Is censoring disagreeable speech ever a good idea? A porn star and an aging Jewish icon seem to think so. Both men, Michael Lucas and Abraham Foxman, have recently opined that speech in favor of “BDS” — boycott, divestment and sanctions against Israel — is hate speech and should be banned from Jewish, LGBT, and academic community institutions.
Curiously, Dean Spade, a transgender activist in Seattle, thinks censorship is a good idea, too. In a mirror image of the recent dust-up at New York’s LGBT Community Center, which banned (and then semi-un-banned) a speech by BDS supporter Sarah Schulman, Spade and his fellow activists last year convinced Seattle’s LGBT Center to ban a panel of Israeli gay activists sponsored by A Wider Bridge, a group that connects LGBT Jews to Israel
Spade, like Foxman and Lucas, believed that he was fighting hate speech. In his view, the Israeli occupation of the West Bank constitutes both oppression and racism: One ethnic group is suppressing another, and denying it its democratic rights. The United Nations, you may recall, once agreed with him. Giving support to such racist actions is thus hate speech.
A pox on all their houses. Spade was wrong to censor pro-Israel speech, the ADL was wrong to support censorship of anti-Israel speech — and, most important, they are all undermining themselves by doing so. Calling pro-Israel speech “hate speech” demeans the very term, and silencing BDS makes Israel and its supporters look like bullies who use financial or political pressure to get what they want, which, of course, is exactly what BDS supporters allege.
Let’s focus on the second example, since it’s closer to home than the first. In his recent paid “op-ed” in The New York Times, Foxman spent 811 words making his case. But the entirety of his argument was contained in just 20 of them: Because some BDS activists oppose the existence of the state of Israel, “the BDS movement at its very core is anti-Semitic” and “there is a huge difference between defending one’s right to give a speech in the public square as opposed to using university dollars to sponsor a hate-fest.” This is wrong on both counts.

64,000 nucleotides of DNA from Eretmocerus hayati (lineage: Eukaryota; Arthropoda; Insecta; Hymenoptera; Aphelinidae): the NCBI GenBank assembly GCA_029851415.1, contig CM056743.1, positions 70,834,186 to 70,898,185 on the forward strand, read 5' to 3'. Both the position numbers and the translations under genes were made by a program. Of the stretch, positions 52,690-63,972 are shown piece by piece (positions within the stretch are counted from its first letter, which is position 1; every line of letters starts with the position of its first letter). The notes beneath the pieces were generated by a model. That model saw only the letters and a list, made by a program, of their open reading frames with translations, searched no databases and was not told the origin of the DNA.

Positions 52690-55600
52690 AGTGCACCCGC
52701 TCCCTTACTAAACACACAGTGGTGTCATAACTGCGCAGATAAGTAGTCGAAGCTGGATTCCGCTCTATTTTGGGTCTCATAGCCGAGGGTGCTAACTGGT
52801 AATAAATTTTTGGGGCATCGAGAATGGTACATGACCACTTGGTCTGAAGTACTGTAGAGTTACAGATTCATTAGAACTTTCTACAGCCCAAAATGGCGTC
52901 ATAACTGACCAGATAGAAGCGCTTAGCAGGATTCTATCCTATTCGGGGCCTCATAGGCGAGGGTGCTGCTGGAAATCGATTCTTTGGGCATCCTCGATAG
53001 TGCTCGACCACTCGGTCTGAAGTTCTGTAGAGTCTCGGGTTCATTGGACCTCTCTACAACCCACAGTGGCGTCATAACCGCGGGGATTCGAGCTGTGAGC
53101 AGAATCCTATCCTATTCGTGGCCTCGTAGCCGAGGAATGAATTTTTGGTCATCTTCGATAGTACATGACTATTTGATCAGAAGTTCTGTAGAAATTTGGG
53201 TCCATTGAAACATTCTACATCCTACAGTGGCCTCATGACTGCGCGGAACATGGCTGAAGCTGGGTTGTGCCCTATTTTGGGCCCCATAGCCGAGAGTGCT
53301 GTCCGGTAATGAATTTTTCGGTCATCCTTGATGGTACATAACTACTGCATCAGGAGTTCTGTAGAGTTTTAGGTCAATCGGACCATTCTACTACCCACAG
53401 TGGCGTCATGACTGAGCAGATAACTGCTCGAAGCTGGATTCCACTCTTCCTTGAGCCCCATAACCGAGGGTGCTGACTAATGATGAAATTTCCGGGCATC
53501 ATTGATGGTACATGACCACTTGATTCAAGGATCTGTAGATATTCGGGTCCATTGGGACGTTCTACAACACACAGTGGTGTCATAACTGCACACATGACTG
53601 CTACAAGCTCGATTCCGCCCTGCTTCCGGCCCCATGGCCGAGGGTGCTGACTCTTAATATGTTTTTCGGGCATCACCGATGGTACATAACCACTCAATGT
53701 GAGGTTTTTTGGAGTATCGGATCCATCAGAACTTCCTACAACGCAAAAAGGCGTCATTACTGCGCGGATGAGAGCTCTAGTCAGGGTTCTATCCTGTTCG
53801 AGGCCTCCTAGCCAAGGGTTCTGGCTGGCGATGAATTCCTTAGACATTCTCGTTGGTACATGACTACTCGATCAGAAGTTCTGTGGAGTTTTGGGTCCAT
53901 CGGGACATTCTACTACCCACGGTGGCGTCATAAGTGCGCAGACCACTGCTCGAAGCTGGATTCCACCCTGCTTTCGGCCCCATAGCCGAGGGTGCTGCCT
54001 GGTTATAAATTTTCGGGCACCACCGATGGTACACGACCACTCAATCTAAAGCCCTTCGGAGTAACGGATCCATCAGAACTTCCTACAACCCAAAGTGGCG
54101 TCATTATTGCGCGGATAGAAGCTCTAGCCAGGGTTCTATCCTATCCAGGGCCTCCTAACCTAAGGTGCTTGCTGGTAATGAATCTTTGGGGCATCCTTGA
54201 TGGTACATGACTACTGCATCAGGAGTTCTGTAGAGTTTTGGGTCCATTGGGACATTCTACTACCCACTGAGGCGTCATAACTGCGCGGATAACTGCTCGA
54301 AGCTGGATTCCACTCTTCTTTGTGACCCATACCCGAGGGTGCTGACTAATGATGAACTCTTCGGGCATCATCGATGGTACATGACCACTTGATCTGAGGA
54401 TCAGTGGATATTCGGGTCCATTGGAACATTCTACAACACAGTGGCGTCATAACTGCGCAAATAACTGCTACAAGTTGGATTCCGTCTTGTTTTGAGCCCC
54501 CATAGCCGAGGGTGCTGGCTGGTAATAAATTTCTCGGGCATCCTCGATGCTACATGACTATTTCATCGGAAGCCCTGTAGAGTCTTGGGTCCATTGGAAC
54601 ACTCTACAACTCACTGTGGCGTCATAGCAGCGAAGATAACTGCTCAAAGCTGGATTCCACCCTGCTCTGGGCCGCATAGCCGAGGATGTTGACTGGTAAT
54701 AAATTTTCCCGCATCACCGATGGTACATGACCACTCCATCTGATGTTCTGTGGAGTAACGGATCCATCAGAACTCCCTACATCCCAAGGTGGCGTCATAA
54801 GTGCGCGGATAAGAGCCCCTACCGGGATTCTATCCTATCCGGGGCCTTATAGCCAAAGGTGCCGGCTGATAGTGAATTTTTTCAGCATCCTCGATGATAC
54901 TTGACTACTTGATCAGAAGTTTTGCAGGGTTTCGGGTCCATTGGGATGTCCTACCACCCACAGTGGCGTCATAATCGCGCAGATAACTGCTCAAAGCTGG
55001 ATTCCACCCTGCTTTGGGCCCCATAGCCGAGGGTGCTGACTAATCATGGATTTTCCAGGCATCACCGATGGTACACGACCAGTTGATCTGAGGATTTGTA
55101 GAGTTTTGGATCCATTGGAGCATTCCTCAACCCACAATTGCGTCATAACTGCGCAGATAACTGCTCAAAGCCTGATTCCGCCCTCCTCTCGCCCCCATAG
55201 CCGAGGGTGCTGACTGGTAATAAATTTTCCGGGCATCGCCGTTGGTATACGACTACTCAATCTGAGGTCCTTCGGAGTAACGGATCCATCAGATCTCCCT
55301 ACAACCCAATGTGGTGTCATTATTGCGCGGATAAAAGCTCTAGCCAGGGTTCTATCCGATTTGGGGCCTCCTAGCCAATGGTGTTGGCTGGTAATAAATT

First, to oppose the Occupation; to support a Palestinian right of return; even to oppose the very existence of the State of Israel — all of these are political views that have nothing to do with hate. They may be wrong (and I think they are very wrong), but hate?
Perhaps it goes without saying that many of BDS’s leading advocates — Sarah Schulman, Judith Butler, Jewish Voice for Peace — are themselves Jewish. Some even believe they are acting out of their Jewish values in taking these political positions. Misguided? Maybe. Naïve? Perhaps. But hateful? In what way? Martin Buber opposed the notion of a Jewish state. Was he also anti-Semitic?
Of course there is anti-Semitism in the BDS world — just as there is racism among many right-wing Zionists. But Butler and Schulman are reasonable, thoughtful intellectuals. I think they are deeply wrong about Israel/Palestine, and have said so in print. But anti-Semites? Come on. That doesn’t pass the laugh test.
The ADL has set the gold standard in fighting anti-Semitism. But with every pro-censorship stance it takes — against the “Ground Zero Mosque,” against free speech on campus — it loses more and more credibility and cheapens the meaning of the term “anti-Semitism” itself.
Instead of being a watchdog, the ADL has become the boy who cried wolf.
Second, Foxman’s distinction between the public square and a university or community center misses the whole point of the latter kinds of institutions and turns supporters of Israel into blackmailing bullies. Community centers, universities and communal organizations are meant to be spaces for community members to convene, discuss and debate. Selectively vetoing a subset of those activities — especially using financial pressure — undermines the very mission these organizations are meant to serve. It’s not a “community center” if some members of the community are excluded, especially those with the stature of Butler or Schulman.
Moreover, censorship is counterproductive. It doesn’t work (ever heard of the Internet?), and it makes the “Case for Israel” (in Alan Dershowitz’s phrase) seem pathetic. Is banning the opposition by financial blackmail the only way to make this case? It must be a pretty weak one.
In sum, by cheapening the term “anti-Semitism,” by turning Israel’s supporters into bullies and by undermining the true case for Israel, the “Pro-Censorship Movement” ends up delegitimizing Israel and Judaism.
BDS isn’t hate speech — it’s just speech that some people hate. There may be good reasons to dislike it; BDS rhetoric distorts Israel’s motives, ignores Palestinian violence, singles out Israel unfairly and calls for destroying a society that many people love. Its supporters are often silent about bigotry within their ranks, and duplicitous as to their vision for the future. But I could say the same about Democrats, Republicans and Likudniks. Hate it or not, BDS is a legitimate political view, and an understandable response to the diplomatic standstill and creeping land-grabs in the West Bank.
If you oppose BDS as I do, let’s fight it not by driving it out of our community institutions — that only turns BDS’ers into victims and Israel’s supporters into bullies. Let’s engage with its arguments, prove them wrong and win out of right, not might.
Jay Michaelson is a contributing editor to the Forward.
This story "The Wrong Way To Fight BDS" was written by Jay Michaelson.